By Brian Haines
The river was small. In fact, you could go so far as to call it a stream. The water was shallow, and the channel was less than 20 feet across.
We were there on a whim, my father and I, tired of the crowded lakes and looking for a bit of late-spring adventure.
It was spring: Flowers were blooming, birds were singing, and the sun was shining bright in the sky. Put together, they made for a beautiful morning on the Crow River bottomlands of central Minnesota.
We’d been there many times before, often in the fall to hunt wood ducks seeking safety in the secluded backcountry. This time, however, we were after northern pike – something few people think of when it comes to a narrow waterway like this one.
There are few fish quite like the northern. Its razor-sharp teeth, menacing eyes, and thick slime make it an ultimate freshwater predator – almost like some prehistoric lake monster.
Pike are fun to catch, put up a terrific fight, and offer excellent table fare. At times, however, competition with other anglers makes finding and catching pike a challenge. It’s times like these when fishing in an unlikely place can offer some of the best action you’ll encounter all year.
Few fishing enthusiasts will argue that pike can’t be found in a river, but many of us tend to disregard or ignore the potential that a small river or stream holds. A river, especially a smaller one, can be a haven for predatory fish like pike. The key is structure, and the winding waterway of a river is filled with it. Obstructions such as deadfalls, sand bars, and constant bending of the waterway create myriad depth variances and shoreline composition. All of this makes for an ideal environment for pike to lie in wait and attack unsuspecting prey.
Pike are ambush predators that prefer to lie in wait for their next meal. In fact, you could almost call them lazy. While schooling fish travel through weedbeds and rock piles for food, pike tend to park themselves in hiding places where prey fish are likely to travel. The best spots offer a variety of cover as well as a route that allows them to launch from their hiding places to attack their prey.
In a river, the underside of a deadfall, submerged ledges in the bank, and slow-moving eddies create perfect hiding spots for pike.
If you’re ready to grab your pike gear and head to a river, there’s a good chance you’ll find some action. Like any body of water, however, a bit of pre-game planning will improve the odds that you come home with some fish on the stringer.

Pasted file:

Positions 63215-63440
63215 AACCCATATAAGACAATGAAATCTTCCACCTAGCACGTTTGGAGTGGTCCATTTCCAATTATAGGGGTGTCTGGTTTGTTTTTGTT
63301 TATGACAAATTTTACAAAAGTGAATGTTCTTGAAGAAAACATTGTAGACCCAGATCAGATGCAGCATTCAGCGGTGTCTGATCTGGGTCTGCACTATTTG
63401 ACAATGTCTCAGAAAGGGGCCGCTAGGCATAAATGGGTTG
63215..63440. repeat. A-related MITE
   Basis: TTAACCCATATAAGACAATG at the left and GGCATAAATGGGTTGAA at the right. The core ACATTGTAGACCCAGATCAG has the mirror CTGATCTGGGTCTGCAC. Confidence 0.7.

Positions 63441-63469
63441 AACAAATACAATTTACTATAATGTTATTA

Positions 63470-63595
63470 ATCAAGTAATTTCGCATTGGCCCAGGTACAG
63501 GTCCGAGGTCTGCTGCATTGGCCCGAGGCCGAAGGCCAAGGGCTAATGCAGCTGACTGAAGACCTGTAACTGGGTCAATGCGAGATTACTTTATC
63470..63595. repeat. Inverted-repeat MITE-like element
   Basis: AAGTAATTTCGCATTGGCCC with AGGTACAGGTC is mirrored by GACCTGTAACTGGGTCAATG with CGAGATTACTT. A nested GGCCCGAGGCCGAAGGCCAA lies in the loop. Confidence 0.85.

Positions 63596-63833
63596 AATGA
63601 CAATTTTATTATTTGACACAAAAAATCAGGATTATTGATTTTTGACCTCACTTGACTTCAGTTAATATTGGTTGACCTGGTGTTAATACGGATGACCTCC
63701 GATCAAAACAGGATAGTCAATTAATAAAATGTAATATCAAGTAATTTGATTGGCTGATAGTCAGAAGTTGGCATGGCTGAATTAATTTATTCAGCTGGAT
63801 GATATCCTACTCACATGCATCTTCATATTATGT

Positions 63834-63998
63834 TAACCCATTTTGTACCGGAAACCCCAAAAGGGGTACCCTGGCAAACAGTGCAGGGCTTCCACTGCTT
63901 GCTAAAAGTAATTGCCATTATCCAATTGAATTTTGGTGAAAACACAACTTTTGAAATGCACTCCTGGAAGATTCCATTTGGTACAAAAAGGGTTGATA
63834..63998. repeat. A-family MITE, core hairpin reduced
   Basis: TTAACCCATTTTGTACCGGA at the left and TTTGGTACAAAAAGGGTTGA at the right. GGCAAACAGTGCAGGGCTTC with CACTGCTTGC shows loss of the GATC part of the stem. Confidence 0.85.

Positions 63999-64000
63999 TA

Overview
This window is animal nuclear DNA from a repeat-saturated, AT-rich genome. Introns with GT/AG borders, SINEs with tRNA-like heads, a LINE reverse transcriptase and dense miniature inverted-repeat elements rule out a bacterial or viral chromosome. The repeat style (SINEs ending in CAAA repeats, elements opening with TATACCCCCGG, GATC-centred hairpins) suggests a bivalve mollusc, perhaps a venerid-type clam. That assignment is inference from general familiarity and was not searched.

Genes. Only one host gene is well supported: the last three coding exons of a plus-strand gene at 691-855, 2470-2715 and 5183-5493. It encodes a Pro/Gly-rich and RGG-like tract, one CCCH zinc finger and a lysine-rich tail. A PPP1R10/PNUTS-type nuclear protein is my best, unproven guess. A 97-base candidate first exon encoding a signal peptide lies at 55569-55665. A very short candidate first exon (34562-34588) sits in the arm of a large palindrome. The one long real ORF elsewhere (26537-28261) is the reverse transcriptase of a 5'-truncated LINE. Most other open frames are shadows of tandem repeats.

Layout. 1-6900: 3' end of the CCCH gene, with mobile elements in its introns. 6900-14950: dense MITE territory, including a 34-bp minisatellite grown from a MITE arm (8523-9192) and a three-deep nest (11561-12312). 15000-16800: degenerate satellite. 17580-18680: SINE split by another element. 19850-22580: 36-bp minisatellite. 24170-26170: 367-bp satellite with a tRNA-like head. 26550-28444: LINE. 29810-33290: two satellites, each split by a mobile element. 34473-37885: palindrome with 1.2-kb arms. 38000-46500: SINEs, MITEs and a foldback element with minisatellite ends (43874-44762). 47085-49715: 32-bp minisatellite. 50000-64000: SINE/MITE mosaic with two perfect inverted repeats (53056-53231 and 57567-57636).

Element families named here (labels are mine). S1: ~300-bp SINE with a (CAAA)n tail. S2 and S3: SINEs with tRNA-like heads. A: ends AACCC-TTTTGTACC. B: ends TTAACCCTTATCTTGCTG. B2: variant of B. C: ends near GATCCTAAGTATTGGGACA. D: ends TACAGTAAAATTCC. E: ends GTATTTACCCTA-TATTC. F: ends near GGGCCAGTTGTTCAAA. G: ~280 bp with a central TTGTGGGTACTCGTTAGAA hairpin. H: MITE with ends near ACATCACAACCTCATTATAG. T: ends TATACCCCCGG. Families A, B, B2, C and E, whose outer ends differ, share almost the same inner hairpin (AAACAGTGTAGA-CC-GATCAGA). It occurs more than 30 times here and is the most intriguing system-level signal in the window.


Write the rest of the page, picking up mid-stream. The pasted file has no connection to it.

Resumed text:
Knowing the river’s makeup, having the proper gear, and putting yourself in the right spots can certainly help give you an edge over your quarry.
Know the waterway
As with any fish or game, knowing your quarry’s habitat greatly dictates overall success. Fish – or any wild animal for that matter – try to expend as little energy as possible to conserve calories.
For river fish, that means they tend to stay out of the stronger currents that make swimming difficult. To find a river pike, the first step is to find a calm pool of water called an eddy – a place where the current is slowed by an obstruction like a rock, log, sandbar, or inside curve of a river bend. In these places, the water flow meets an obstruction and changes course, swirling around the obstruction and eroding the bank behind it, thus creating a pool of slow-moving, nearly still water.
Pike like to lie along the edge of the eddy and wait for the next meal to come flowing along the current. Find an eddy, and there’s a good chance a pike is lurking in or near it.
Unlike casting a line on a lake, it’s not worthwhile to spend much time targeting the same spot along a river. Small rivers offer an array of diverse fish habitat that can change dramatically from one bend to the next, and predator fish tend to spread out and find places where other predator fish are absent.
If you haven’t felt a strike after a dozen casts, it’s time to move to the next bend.
The right tackle
We all know that structure can be a good thing, but it also can present an obstacle for an angler. Because small rivers offer so much diverse structure, snagging on deadfalls and rocks is common. Often it becomes downright annoying.
To avoid this hindrance, shy away from heavy lures or jigs that will sink to the bottom. Opt instead for floating-style lures that will rest on top of the water and sink while being retrieved.
In addition, a good steel leader tied to 8-pound-test line will reduce breakage when you find a snag – and you probably will find a snag.
As with any kind of pike fishing, a good pliers and a jaw spreader will save your fingers from those sharp teeth. Of course, a stringer to carry your catch may come in handy.
If staying mobile is key, then traveling light is wise. You’ll probably want to leave the big tackle box in the boat and the landing net hanging in the garage.
One of the best ways to carry tackle for river fishing is in a small box with a few lures that can fit into a pocket or fanny pack. The small, compact tackle boxes used for ice fishing are good choices.
There’s also a good chance you’ll be standing in water while fishing, so hip waders can be a good option. They are light and much easier to walk in than their chest-high counterparts.
Fishing pike in a small river is certainly worth giving a try. There are few places that hold such an abundance of fish species, and chances are there’s a small river somewhere near your home where some hungry pike reside.
This spring and summer, if you’re looking for some fishing that’s somewhat beyond the norm, give a river a try.
If nothing else, it’s always a great place for some solitude. And if you play your cards right, you just might come home with a few fish on your stringer.